Ten years ago Charlton Athletic and Blackburn Rovers were playing each other in the Premier League. A crowd of 23,423 were at The Valley to see Charlton win 1-0 in December 2006 and there were nearly 25,000 to see Blackburn take their 4-1 revenge at Ewood Park the following April.
Next Saturday the teams meet at Ewood Park in a League One fixture. The attendance might just reach 10,000.
Both clubs have spent most of their post-war years at the second (Championship) level of English football and this might reasonably be described as their natural level. But both have also feasted at the top table in recent years. Blackburn Rovers, propelled by the backing of Jack Walker, enjoyed eighteen seasons in the Premier League and were famously champions in 1994/5. Charlton, cobbling money together from whatever sources they could find, had seven seasons at the top table and were proud to finish seventh in 2004. During these years both clubs developed significant infrastructures – impressive stadiums, lucrative sponsorship and databases bulging with supporters.
So why is it that they are both now competing against clubs like Fleetwood Town and AFC Wimbledon whose resources are miniscule in comparison?
The answer lies in incompetence, arrogance, instability and absence.
Fleetwood’s owner Andy Pilley is a long-term resident of the North West who has owned the club since 2004. He can usually be found after the game in the social club at the ground. Wimbledon are a fan-owned club whose unpaid Chief Executive Erik Samuelson has guided them from non-league since 2001. Both men are central to the operations of their club and fully appreciate their cultures and traditions. Both make themselves available to supporters.
Charlton and Blackburn supporters have by comparison seen their owners (Roland Duchatelet and Venkys) blunder in to their clubs, refuse to listen or pay any respect, make astonishingly inept appointments and decisions and, perhaps most importantly, disappear from view.
A football club owner does not need to be physically present at the club. Francesco Bechetti had a high profile at Leyton Orient whereas new owner Nigel Travis is based in the US. But if the owner is not going to be visible he or she had better make sure that local management is top class and that first rate communication with supporters is a high priority. It is vital they appoint someone to represent them who will be able not only to speak authoritatively and wisely, but also to listen perceptively. Someone who will be able to build links in the community, who will be responsive and will retain the trust of supporters through the inevitable ups and downs on the pitch.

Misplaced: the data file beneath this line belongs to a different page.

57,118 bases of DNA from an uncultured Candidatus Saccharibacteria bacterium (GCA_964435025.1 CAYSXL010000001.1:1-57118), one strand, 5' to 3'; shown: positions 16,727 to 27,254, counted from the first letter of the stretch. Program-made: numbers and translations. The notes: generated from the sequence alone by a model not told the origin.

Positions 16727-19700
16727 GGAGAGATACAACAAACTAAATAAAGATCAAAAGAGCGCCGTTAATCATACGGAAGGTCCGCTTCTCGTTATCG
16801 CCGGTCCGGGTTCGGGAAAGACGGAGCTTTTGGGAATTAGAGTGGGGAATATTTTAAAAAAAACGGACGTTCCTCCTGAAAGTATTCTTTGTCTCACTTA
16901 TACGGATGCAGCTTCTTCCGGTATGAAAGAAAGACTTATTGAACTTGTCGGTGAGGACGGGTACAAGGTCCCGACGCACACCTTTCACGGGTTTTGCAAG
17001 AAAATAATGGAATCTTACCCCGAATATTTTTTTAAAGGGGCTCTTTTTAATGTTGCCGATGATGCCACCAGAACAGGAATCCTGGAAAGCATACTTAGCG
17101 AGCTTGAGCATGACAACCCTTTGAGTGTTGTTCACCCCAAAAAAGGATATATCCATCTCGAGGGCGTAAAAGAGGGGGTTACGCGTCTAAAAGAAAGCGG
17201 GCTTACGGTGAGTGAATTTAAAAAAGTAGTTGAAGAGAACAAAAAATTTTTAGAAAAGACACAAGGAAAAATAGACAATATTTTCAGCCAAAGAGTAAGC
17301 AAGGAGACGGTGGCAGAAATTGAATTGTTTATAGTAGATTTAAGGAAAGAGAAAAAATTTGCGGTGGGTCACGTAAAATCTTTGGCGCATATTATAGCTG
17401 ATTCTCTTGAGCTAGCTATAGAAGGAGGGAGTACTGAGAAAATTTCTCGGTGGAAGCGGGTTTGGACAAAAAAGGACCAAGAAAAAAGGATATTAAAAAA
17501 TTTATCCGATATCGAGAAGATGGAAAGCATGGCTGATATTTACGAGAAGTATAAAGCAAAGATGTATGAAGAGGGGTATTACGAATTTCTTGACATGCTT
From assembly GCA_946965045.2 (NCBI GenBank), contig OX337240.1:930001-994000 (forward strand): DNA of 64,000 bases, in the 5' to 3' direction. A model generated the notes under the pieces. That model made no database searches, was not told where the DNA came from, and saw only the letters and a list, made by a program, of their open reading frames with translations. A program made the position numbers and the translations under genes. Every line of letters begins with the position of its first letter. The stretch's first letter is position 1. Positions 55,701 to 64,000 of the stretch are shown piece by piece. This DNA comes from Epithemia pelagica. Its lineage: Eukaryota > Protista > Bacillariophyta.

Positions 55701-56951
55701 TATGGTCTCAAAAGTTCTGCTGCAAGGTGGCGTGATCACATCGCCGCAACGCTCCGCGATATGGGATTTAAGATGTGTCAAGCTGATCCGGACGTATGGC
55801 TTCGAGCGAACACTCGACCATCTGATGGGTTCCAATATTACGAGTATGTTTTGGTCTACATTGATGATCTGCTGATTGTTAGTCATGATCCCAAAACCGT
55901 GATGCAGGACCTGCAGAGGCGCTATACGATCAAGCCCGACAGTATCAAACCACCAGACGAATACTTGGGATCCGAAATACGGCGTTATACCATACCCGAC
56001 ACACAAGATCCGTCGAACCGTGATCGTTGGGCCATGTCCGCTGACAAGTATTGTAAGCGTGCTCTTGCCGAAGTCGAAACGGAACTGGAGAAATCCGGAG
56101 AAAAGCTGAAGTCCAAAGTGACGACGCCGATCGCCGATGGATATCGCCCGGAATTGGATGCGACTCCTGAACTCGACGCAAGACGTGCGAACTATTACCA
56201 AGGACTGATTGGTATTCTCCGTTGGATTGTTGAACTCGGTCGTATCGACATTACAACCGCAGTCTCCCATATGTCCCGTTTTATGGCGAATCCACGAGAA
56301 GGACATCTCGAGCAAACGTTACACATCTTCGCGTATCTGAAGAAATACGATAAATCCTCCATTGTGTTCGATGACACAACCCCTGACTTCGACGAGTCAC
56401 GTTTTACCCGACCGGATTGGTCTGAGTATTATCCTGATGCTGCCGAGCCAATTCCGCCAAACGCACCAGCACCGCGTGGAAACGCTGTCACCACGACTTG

Because, if the owner is too far away or too busy with their other businesses (as Duchatelet and Venkys seem to be), they run the massive risk that supporter morale will be trashed. This initially provokes anger and protest but eventually it leads to dismay and apathy. People find other things to do. They go and watch more locally-rooted (perhaps non-league) teams. Or they go shopping. There is a widening detachment between owner and fans who think “If he doesn’t care, why should I?” Attendances dwindle and the atmosphere declines. It is a slippery slope.
CAS Trust and Rovers Trust believe passionately that football clubs must be an integral part of their communities; that local people should be able to feel pride in their club whatever is happening on the pitch; that an affinity should be built and maintained which enriches both parties.
Venkys and Duchatelet have signally failed to achieve this and that is why both supporter organisations join together today to call on their respective owners to acknowledge that the time has come to move on and to hand the club over to someone who will put not only their money but also their heart and soul into the club. We don’t have delusions of grandeur or unrealistic expectations. We just want our clubs to be owned by ambitious people who respect our histories, cherish our traditions, relate to our communities and include our supporters.
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